Czechoslovakia

Jan Zizka

1360-1424

 

Jan (John) Zizka was born in Bohemia, and was the son of minor nobles. As a child, he was blinded in one eye during an childhood fight. According to legal records from 1378, the name Zizka seems to be a nickname meaning one-eye. During younger years, he was the Chamberlain (manager of the household) to Queen Sophia.

 

John Zizka was a supporter of John Hus, a religious reformer some time before Martin Luther and, like Luther did in later years, Hus opposed the sale of Indulgences to pay for sins, taught that people should appeal directly to Christ for forgiveness and was a vocal opponent of the church’s abuses. Hus was betrayed when he traveled to the Council of Constance for ecclesiastical reform and was arrested and burned alive at the stake for heresy. Many Bohemian peoples were followers of the teachings of John Hus and word of his execution led to a long revolt against the Roman Catholic Church. Zizka’s support for Hus lost him the ear of the king.

 

John Zizka emerged as a leader of the Taborites in 1409. The Taborites were a rather riotous Hussite (Followers of John Hus) group. In 1410, Zizka fought for the Poles as a mercenary at Grunwald (Tannenberg) defending against Teutonic knights. He returned during a religious upheaval following the death of John Hus.

 

John Zizka led the storming of Prague’s town hall in 1419 and, after the death of King Wenceslas IV, took a key role in the organizing of armed resistance against forces loyal to the Emperor Sigismund, Holy Roman Emperor of Bohemia and Hungary. 

 

From 1420 through 1434 the Hussite wars ensued against the followers of John Hus. These wars were the first European wars to use muskets and other handheld gunpowder weapons. Zizka assembled an army consisting mainly of peasants. Instead of teaching them how to use military equipment, Zizka had them convert their farming tools into weapons. One of the most famous was the Wagenburg, used to combat heavily armored knights. The Wagenburgs were armored  farm wagons which were placed on their sides and formed into a square. 21 men – gunners, bowmen, cavalry and infantry – were in each wagonburg. After defending with howitzers, they would wait for the knights to come into range on their horses and the bowmen and gunners would take out the knight’s horses, and then they would be able to easily take out the slow moving, heavy knights. The English terms for Howitzer and Pistol are derived from the Czech language for these weapons. The Wagonberg anticipated modern armored tank warfare.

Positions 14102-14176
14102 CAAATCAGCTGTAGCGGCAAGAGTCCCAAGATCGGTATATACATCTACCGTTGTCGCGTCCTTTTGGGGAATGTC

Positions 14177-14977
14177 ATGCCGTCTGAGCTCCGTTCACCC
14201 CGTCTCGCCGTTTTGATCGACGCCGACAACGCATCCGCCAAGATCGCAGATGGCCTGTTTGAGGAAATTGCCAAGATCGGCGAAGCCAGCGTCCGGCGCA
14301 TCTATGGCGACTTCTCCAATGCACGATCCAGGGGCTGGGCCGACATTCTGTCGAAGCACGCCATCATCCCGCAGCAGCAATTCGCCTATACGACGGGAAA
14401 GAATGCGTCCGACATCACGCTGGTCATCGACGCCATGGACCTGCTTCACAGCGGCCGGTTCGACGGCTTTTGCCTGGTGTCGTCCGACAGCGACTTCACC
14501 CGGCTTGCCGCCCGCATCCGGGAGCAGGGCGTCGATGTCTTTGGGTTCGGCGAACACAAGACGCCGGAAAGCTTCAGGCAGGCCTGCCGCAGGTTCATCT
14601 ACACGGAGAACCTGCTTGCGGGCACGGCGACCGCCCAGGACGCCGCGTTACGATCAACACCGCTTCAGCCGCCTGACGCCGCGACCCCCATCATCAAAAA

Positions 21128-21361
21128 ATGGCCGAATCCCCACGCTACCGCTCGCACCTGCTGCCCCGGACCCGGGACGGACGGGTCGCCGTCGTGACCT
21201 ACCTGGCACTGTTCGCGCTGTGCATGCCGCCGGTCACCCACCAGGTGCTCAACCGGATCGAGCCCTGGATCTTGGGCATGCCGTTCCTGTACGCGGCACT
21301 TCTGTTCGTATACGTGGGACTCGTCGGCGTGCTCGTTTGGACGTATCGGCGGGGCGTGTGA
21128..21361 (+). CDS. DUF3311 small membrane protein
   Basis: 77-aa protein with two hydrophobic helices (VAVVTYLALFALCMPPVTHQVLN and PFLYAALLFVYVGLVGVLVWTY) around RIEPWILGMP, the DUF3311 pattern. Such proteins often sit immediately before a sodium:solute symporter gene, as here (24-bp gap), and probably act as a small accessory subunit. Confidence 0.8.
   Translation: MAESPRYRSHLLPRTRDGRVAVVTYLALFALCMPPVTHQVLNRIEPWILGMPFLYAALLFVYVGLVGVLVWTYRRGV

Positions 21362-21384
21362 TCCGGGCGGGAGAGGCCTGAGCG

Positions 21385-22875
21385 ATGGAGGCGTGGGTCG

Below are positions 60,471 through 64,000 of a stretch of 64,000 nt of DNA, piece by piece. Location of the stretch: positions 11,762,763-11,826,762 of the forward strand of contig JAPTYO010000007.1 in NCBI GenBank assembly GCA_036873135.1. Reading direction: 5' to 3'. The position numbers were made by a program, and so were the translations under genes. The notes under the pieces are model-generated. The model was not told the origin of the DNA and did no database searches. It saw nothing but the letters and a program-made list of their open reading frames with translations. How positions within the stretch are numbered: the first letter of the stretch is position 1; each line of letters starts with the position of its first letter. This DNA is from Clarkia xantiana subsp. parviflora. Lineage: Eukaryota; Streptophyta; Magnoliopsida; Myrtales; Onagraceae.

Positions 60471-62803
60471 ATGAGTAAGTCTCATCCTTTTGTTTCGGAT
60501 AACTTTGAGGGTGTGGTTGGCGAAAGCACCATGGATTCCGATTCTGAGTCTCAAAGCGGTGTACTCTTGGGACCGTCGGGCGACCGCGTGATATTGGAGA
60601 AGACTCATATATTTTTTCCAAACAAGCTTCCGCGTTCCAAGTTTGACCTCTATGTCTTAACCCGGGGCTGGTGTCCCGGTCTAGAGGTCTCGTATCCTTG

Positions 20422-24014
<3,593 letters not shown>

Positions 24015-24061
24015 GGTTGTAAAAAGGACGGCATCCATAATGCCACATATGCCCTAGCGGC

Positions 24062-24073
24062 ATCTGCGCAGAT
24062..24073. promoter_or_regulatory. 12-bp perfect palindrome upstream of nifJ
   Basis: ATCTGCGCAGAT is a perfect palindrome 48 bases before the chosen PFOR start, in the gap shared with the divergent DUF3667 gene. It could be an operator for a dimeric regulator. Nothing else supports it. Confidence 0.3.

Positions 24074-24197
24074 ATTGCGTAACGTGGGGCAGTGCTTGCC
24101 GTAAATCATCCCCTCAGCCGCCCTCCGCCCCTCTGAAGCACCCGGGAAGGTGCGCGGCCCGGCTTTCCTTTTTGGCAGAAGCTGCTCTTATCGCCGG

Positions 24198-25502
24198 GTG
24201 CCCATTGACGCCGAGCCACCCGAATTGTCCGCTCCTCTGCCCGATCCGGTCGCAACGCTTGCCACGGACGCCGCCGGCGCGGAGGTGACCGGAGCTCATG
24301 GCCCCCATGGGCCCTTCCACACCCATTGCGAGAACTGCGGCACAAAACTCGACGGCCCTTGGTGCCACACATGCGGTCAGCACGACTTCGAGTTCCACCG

In 1420 Zizka defended the hill Vitkov near Prague and fended off the German forces led by King Sigismund. After many subsequent battles with the Germans, Zizka managed to roust out Sigismund and was elected as a representative of the Tabor region.

 

Zizka lost the sight in his other eye during the siege of Raby in 1421. Zizka continued to lead his forces through the battle with the aide of trusted companions, Prokop the lesser and Prokop the great. After the battle, they assisted him in his other duties. Sigismund later captured the town of Kutna Hora and trapped Zizka and an army outside the city walls. Zizka however, performed the first ever mobile artillery movement and broke through the enemy lines, gathered up reinforcements and attacked Sigismund, killing 12,000 men.

 

In 1423, finding some disagreements with the Taborites, Zizka broke away and created the Orebites, a more moderate wing of the Hussites. Before he could lead an army a last time into Moravia, He died from the plague in Prysbislav in 1424. Zizka was so well liked that after his death, the Orebites changed their name to the Orphans because they felt like they had lost their father. John Zizka wrote the first code of military conduct after his troops disobeyed his orders and killed inhabitants of a town. It is said that John Zizka never lost a battle.

 

He has been commemorated on at least two banknotes, the 25 Korun issued in 1958 and again in 1961/1962 and the 20 Korun issued in 1970. Curiously, the 25 Korun note depicts Jan Ziska's right eye as being the one he had injured, while the 20 Korun note depicts it as his left eye.